Why NFC Keyboard emulators / readers are a bad idea

For a while I was using an NFC Keyboard reader to automatically type my password into linux until one event really changed my perspective on this..

Obviously from a security perspective storing your password in plain text on an NFC tag is suicide, but let’s assume for a second only your computer has the key to read the NDEF record on your NFC Ring so even if someone else was able to read the NFC Ring they wouldn’t be able to figure out your password..

It doesn’t seem like such a bad idea now to emulate a keyboard and type in your password? Wrong.. You see what happens is that your computer can read that data at any point, so let’s say you are on IRC chatting away to your buddies and by accident you scan your NFC Ring. Boom, your password is pasted into the chat window, this is what happened to me and it sucked. To be fair to recover I only had to type passwd and provide my old and new password but still, it could have been way more painful..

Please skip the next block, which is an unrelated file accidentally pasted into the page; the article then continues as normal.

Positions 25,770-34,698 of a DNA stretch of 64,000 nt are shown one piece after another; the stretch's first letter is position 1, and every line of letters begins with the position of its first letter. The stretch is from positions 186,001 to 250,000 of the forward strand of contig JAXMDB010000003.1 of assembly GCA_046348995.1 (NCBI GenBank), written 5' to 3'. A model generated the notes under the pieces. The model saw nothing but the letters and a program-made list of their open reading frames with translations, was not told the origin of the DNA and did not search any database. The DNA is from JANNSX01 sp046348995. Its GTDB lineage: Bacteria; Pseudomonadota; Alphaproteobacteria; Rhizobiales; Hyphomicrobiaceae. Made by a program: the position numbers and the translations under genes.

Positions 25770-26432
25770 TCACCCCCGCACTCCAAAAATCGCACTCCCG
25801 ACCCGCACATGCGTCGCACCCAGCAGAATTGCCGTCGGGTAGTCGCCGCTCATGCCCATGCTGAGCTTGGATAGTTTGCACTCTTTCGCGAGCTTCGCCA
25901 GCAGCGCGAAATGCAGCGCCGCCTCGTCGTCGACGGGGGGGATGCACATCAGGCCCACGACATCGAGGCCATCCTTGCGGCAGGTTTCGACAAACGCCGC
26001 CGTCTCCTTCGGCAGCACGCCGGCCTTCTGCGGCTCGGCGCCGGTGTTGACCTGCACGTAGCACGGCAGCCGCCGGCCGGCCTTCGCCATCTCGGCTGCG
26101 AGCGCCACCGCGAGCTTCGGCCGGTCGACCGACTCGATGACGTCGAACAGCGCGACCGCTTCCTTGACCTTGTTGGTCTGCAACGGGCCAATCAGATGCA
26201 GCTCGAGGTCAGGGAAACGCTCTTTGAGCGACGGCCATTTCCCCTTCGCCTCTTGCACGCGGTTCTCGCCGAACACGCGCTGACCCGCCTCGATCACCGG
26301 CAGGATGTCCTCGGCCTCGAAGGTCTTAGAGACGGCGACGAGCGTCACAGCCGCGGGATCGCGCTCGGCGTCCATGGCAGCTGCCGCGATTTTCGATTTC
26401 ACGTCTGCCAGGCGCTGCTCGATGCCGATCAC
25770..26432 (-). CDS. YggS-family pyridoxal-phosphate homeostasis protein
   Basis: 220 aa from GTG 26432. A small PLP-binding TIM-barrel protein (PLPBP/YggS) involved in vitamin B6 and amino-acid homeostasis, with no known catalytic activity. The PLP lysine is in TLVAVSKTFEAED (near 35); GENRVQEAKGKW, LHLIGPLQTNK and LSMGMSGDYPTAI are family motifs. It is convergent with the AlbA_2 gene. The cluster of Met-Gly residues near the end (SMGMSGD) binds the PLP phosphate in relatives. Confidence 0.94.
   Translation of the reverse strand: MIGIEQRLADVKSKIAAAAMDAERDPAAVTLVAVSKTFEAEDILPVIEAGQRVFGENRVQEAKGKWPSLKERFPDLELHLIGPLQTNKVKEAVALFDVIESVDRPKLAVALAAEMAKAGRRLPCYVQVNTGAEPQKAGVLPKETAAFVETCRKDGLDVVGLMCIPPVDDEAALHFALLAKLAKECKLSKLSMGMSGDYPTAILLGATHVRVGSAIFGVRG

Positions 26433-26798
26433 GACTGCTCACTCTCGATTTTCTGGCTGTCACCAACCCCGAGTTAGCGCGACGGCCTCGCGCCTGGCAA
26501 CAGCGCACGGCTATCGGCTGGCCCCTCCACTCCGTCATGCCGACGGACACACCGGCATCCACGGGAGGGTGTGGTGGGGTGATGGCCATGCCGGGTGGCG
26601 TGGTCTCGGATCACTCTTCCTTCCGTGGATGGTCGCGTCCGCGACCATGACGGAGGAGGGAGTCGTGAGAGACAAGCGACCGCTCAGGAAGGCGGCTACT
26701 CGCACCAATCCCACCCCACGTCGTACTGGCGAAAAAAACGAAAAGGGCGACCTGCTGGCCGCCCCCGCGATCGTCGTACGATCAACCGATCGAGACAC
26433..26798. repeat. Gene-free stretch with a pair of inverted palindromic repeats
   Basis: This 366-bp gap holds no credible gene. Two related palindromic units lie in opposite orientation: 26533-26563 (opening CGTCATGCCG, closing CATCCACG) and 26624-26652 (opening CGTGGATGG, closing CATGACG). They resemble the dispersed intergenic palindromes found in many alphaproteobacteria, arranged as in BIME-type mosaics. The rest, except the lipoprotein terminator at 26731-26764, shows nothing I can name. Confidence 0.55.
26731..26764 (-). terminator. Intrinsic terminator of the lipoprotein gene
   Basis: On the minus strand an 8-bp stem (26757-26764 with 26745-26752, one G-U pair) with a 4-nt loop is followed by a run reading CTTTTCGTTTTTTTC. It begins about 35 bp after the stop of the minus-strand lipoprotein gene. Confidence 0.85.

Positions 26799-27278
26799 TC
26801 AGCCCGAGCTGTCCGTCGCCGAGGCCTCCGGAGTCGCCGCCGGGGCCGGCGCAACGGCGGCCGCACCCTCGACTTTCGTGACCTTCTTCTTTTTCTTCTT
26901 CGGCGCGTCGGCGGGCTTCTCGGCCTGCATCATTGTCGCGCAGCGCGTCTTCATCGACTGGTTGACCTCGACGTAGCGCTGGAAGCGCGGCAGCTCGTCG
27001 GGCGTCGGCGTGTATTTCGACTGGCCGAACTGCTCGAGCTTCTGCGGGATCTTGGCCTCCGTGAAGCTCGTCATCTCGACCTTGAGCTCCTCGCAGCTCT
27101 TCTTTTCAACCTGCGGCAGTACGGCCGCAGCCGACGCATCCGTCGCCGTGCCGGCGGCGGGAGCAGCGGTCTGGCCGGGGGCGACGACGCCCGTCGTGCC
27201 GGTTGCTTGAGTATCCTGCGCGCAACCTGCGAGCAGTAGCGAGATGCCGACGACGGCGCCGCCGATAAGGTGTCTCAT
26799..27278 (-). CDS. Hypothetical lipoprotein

Obviously a work around is to only enable keyboard emulation on the login screen but it’s still an interior and inadequete solution for logging into your desktop.

Basically Keyboard emulation for Auth sucks, don’t do it, or if you be fully aware of the pitfalls!

2 thoughts on “Why NFC Keyboard emulators / readers are a bad idea

  1. It’s a shame there is a lack of support for the ways of NFC on desktops even Linux last time I checked. I’ve seen supposed ways of using NFC readers as smart card authenticators on windows but it’s hard to find supported readers I believe.

  2. For the case of smartphones I think it will still serve a purpose for long encryption keys.

    Swipe NFC for your FDE smartphone and type a memory “salt” at the end 🙂

    It makes slow typing better. But you still have to store the NFC safely and have a decent length salt at the end.

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